Propellant gasses like butane, propane, isobutane, and tetrafluoropropene are toxic to our respiratory tracts and can make the air difficult to breathe. These gasses can also cause headaches and sometimes even nausea in some people.

These gasses are also known to contribute to the depletion of our ozone layer, which is decidedly not eco-friendly.

At the very least, Hask’s dry shampoos don’t use talc, a common dry shampoo ingredient that can sometimes be contaminated with asbestos. Instead, their dry shampoos use rice starch, a natural alternative.


Dimethicone is a silicone-based polymer that’s commonly used in hair care products. It’s a very effective conditioning agent and can help to make hair appear shiny and smooth.

Hask’s conditioners, like the Hemp Oil & Agave Moisturizing Conditioner, contain dimethicone. It’s also found in some of their hair treatments, like the Monoi Coconut Oil Nourishing Hair Oil.

The problem with dimethicone is that while it’s not overtly harmful, silicones build up in the hair over time. This can make the hair feel weighed down, greasy, and lifeless.

For some people, this isn’t a big deal, and they’re delighted to use dimethicone products. However, if your hair isn’t as healthy as you’d like it to be, check the ingredient labels on your hair care products. If you see any silicones, try swapping them out and seeing if it makes a difference.

Methylisothiazolinone (MIT)

This is a synthetic preservative found in several of Hask’s products and has been linked to lung toxicity and possible neurotoxicity and can cause allergic reactions in some users. (1) (2)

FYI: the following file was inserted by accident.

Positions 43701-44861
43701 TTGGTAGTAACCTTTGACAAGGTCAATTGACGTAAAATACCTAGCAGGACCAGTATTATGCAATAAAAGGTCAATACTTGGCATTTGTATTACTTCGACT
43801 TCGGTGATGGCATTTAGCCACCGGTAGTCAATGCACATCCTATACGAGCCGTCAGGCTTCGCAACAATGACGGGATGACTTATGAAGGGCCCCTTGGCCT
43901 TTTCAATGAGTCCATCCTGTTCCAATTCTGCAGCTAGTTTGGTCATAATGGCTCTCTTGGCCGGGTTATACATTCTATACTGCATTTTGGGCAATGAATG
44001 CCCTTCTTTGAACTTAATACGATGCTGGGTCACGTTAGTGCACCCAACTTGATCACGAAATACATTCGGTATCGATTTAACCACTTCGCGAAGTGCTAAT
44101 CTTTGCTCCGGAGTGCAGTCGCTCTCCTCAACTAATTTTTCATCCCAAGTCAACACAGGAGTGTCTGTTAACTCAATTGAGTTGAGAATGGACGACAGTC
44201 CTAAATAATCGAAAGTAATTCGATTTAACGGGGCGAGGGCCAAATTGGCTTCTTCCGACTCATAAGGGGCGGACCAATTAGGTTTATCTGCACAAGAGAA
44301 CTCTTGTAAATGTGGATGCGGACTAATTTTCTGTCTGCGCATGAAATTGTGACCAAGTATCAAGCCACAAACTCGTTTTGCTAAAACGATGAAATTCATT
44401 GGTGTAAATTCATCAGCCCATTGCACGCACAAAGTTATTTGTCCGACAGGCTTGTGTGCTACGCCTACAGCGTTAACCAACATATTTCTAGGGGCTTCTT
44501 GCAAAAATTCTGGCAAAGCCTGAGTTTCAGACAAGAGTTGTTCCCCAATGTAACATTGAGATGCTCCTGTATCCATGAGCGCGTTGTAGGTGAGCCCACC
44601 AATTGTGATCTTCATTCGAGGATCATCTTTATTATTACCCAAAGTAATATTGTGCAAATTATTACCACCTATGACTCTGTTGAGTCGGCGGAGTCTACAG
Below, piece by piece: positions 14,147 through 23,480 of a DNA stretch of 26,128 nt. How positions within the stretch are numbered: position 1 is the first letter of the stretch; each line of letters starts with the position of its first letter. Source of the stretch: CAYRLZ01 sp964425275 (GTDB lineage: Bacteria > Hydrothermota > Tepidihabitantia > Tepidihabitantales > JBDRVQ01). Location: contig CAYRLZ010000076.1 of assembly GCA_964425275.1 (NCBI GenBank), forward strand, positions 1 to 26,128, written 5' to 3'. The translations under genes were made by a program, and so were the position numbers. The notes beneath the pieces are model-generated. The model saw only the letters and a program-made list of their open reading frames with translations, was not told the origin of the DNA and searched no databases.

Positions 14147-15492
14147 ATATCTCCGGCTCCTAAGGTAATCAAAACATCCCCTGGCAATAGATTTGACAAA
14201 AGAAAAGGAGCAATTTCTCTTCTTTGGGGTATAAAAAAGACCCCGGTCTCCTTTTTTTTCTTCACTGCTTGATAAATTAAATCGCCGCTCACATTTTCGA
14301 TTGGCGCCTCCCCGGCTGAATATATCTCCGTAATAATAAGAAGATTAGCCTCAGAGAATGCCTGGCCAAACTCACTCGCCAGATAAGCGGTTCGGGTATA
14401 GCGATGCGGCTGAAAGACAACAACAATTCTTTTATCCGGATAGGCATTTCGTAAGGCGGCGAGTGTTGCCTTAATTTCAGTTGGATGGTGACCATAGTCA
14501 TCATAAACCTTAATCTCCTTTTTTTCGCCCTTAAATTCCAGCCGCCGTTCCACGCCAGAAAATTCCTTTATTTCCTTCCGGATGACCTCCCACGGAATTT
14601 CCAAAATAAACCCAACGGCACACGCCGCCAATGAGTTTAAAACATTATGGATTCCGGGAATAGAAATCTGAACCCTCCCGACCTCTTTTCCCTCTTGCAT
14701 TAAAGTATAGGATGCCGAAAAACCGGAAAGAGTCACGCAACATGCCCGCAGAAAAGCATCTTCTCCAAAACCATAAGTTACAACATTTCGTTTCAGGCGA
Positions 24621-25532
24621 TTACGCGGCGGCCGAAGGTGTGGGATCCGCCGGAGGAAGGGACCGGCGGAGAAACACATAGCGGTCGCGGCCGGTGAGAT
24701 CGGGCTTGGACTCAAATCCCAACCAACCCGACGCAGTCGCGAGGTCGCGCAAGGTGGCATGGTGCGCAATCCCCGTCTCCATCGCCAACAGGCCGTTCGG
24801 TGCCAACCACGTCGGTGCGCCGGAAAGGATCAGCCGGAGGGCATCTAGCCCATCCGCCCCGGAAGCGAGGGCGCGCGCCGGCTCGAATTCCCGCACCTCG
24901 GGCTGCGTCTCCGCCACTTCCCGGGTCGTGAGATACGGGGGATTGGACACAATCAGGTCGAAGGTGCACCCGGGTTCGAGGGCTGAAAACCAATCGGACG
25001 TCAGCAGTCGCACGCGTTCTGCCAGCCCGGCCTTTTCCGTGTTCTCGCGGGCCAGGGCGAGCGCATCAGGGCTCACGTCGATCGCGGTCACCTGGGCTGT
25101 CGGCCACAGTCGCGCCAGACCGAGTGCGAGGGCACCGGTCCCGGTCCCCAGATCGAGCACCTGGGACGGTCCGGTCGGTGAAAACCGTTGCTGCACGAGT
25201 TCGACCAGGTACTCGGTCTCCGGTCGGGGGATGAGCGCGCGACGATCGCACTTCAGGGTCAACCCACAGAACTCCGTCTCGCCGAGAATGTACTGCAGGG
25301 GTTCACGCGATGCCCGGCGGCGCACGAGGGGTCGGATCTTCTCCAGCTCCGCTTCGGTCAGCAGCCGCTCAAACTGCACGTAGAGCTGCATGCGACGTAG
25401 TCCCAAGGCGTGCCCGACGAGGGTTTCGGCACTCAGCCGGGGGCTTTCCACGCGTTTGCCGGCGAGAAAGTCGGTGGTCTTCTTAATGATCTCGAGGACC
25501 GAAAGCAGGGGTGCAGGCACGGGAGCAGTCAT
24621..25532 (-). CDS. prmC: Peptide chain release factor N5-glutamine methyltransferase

Even though these risks exist, this ingredient has been deemed safe to use as a preservative in cosmetics up to 0.01%.

Methylisothiazolinone can be found in virtually all of Hasks’s shampoos.

Sustainability Rating: Avoid

Hask doesn’t claim to be a sustainable brand, and they don’t appear to have any sustainability initiatives.

Besides the single-use deep hair conditioners, all Hask products use plastic packaging that is likely not recyclable or made with any recycled materials.

Nothing can be found on the brand’s website regarding any plans to improve the sustainability of their packaging or manufacturing process.

Animal Welfare Rating: Good


Hask is a 100% cruelty-free brand. (3) This means that neither their products nor their ingredients are tested on animals at any point in the production cycle.

Not 100% Vegan

While Hask may have some vegan products, the brand isn’t 100% vegan. If you prefer to purchase vegan products, be sure to check out each individual Hask product to ensure it contains no animal-derived ingredients.

Final Brand Ratings

Our rating scale ranges from “Best” (for having the best practices) to “Bad” (for having unacceptable practices). We rated Hask as follows.

INGREDIENTSIffy – Hask’s ingredients include several we recommend avoiding at Better Goods.
SUSTAINABILITYAvoid – All products are housed in disposable plastic, and there are no meaningful initiatives to increase the brand’s sustainability.
ANIMAL WELFAREGood – The brand is 100% cruelty-free, but is not a vegan brand.

Overall Rating: Iffy

Hask is a brand that touts itself as being clean and sustainable, but falls short in several areas. Their products use synthetic fragrance formulas, toxic propellants, and dimethicone, which can build up in the hair over time.

They also don’t have any sustainability initiatives and are not 100% vegan. However, Hask is cruelty-free, and some of their products do use natural ingredients.

Overall, we would recommend a better hair care company like EVOLVh – they make a clean line of hair care products that don’t have the same controversial ingredients that Hask does.